Measured by the attractive wages and salaries, the incoming commuter surplus, the high rate of participation in the labour force, Stuttgart is one of the most attractive employment locations in Europe. This makes it a magnet for a continual in-flow of experts, high-potentials and new career-oriented junior employees. In order for the younger generation to feel happy here, Stuttgart is in the process of becoming Germany’s most child-friendly city. Stuttgart’s attractiveness is especially reflected in the fact that the people who live and work here feel content. They have come to Stuttgart from 170 countries around the world and live here peacefully together in what is simply one of the safest major cities in Europe.
“Building” is an expression of innovation, change and development; it also represents dynamism, progress and hence future-oriented processes of urban and social change. To the extent that urban construction activities and planning can be interpreted as essential indicators of a healthy economy, these descriptions also apply to Stuttgart as a place to do business.
Stuttgart has taken its biggest step into the future with the commencement of the “Stuttgart 21” project and will clearly benefit from what has been described as the “project of the century”.
When the construction work is completed, it will bring Stuttgart opportunities for ecological and commercial development and equip it well for the future in many ways. In the process, the new through railway station will integrate the Stuttgart business centre into the European high-speed rail network and will link up Stuttgart Airport and the New Trade Fair with the metropolitan region and high-speed ICE passenger rail corridor to the best advantage. At the same time, as a result of the lowering of the current railway station, Stuttgart will have the unique opportunity of gaining an innovative, green inner-city suburb. Currently-separated parking areas will again be linked to a contiguous city landscape and to the neighbouring suburbs. The expansion of the city to the future 120 hectare open expanse of land is to be carried out on waste land in as environmentally friendly a manner as possible and not destroy any valuable green areas. Given specific building conditions, the city of Stuttgart will ensure that the future mixture of office, commercial, residential and green areas is implemented to the best advantage possible.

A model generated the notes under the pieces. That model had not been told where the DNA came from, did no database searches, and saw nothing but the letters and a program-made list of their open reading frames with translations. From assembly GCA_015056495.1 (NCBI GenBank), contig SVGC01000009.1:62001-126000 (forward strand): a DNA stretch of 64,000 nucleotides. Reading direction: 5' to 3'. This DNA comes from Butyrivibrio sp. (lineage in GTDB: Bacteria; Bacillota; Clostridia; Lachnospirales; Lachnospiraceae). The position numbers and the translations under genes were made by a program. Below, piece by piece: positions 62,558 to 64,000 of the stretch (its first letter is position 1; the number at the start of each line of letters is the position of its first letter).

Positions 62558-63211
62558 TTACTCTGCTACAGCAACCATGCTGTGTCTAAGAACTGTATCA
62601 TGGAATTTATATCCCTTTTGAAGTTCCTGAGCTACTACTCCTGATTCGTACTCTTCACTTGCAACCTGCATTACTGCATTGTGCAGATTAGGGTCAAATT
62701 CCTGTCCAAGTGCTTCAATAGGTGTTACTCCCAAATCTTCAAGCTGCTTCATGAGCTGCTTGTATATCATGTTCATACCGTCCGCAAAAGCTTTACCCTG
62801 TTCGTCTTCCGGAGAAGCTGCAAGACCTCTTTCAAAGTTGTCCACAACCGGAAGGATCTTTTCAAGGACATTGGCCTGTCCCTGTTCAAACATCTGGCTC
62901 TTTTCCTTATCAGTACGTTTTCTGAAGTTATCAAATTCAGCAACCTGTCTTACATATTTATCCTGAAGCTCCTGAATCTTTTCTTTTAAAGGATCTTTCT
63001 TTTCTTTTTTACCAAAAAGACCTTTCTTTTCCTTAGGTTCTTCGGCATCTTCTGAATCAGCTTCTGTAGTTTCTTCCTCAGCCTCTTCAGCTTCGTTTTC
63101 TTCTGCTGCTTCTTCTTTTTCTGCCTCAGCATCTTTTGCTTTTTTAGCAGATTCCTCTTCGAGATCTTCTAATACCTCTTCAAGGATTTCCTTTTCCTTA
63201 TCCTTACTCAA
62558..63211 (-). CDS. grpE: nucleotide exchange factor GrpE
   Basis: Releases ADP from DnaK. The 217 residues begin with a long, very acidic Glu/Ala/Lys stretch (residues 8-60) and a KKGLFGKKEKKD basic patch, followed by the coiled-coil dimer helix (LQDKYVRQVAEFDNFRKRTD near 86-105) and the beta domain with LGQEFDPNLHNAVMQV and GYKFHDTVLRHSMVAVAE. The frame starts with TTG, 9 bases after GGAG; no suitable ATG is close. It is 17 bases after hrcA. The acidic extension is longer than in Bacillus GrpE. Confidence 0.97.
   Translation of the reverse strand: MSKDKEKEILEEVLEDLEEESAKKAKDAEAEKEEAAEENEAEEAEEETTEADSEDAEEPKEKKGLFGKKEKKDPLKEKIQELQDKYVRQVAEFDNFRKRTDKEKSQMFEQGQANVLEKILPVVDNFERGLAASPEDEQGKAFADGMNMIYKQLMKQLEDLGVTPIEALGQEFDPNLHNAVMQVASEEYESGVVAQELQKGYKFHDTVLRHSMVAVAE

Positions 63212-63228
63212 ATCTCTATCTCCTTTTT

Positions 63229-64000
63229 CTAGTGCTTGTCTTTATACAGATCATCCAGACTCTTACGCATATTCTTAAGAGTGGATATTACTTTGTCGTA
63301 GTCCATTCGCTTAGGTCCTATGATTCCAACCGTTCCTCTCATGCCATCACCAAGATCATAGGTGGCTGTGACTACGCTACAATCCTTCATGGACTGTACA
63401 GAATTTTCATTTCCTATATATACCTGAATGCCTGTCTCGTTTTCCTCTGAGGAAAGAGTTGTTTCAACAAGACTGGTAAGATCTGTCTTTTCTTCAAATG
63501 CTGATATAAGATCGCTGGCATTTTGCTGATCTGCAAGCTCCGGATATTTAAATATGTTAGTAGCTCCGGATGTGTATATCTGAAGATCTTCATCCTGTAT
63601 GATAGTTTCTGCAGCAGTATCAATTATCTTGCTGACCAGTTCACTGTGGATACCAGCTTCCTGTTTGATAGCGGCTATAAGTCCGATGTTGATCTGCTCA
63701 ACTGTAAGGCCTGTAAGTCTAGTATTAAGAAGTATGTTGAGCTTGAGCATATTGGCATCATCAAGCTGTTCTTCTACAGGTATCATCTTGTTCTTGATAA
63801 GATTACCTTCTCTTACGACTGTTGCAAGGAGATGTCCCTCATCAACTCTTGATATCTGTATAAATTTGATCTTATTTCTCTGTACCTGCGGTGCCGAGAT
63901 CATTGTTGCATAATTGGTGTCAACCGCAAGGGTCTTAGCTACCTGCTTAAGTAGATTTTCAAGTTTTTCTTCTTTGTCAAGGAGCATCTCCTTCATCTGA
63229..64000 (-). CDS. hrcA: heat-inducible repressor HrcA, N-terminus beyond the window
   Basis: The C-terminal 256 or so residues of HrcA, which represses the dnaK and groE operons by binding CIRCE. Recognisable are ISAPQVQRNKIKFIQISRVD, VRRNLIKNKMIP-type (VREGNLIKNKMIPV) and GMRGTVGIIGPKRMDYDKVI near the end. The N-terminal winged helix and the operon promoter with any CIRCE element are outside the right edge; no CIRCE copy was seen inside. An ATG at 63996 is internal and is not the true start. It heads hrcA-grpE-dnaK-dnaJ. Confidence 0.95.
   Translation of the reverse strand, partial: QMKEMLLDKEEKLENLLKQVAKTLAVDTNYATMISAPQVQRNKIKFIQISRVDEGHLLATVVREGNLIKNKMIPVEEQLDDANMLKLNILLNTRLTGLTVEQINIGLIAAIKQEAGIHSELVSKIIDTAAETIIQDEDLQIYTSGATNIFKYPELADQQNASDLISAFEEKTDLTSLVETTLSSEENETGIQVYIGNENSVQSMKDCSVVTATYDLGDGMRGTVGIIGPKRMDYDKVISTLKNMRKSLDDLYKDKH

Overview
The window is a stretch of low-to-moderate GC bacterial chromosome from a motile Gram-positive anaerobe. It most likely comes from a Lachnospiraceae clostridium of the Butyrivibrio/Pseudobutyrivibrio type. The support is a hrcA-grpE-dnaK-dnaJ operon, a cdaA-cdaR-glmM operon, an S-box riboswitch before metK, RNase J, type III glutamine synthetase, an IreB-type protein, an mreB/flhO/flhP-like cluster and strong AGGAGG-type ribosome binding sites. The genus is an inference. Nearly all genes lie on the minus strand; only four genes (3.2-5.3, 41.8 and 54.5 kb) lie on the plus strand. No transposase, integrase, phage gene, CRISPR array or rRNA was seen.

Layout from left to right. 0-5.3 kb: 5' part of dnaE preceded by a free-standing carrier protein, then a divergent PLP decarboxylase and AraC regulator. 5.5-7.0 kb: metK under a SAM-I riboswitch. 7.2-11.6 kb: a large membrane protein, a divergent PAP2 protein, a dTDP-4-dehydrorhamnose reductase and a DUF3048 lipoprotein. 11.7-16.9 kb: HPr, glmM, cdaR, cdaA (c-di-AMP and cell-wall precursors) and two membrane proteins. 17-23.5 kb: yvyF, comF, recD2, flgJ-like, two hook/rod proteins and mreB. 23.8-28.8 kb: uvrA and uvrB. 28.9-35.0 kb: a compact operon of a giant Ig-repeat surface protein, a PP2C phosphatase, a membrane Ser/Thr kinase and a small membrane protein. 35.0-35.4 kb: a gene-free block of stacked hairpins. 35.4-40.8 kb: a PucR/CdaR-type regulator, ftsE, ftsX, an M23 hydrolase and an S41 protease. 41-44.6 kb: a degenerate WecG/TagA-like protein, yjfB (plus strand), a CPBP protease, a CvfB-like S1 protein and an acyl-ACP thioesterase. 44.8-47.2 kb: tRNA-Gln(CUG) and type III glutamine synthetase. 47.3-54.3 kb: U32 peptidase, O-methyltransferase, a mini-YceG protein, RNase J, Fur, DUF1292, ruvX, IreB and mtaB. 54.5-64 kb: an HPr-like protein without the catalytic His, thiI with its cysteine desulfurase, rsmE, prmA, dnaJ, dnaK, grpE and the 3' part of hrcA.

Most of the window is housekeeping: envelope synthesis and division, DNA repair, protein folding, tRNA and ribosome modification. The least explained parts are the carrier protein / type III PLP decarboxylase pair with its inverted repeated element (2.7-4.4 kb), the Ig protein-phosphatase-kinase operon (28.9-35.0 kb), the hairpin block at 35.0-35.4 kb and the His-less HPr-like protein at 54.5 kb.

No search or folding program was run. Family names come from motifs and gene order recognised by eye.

Whether it is to do with investments, productivity, services, leisure activities or urban development: Stuttgart is one of the most active and attractive cities in Germany. As a result of the urban development project “Stuttgart 21”, Stuttgart will have the unique opportunity of creating a permanent urban quality of life and, with far-sightedness, of investing in its future. Stuttgart is a creative city that is full of life. It is a city on the move, it is on its way up. It is a motor for Germany.
The author was born in 1949. He studied law and politics in Tübingen, Geneva and Freiburg. From 1986 to 1993, he was mayor of the city of Schwäbisch Gmünd. Then, after being deputy mayor in charge of cultural affairs, education and sport, Dr. Wolfgang Schuster has been Lord Mayor of Stuttgart since January 1997. He is a member of many committees, including as Vice-President of the international municipal associations UCLG.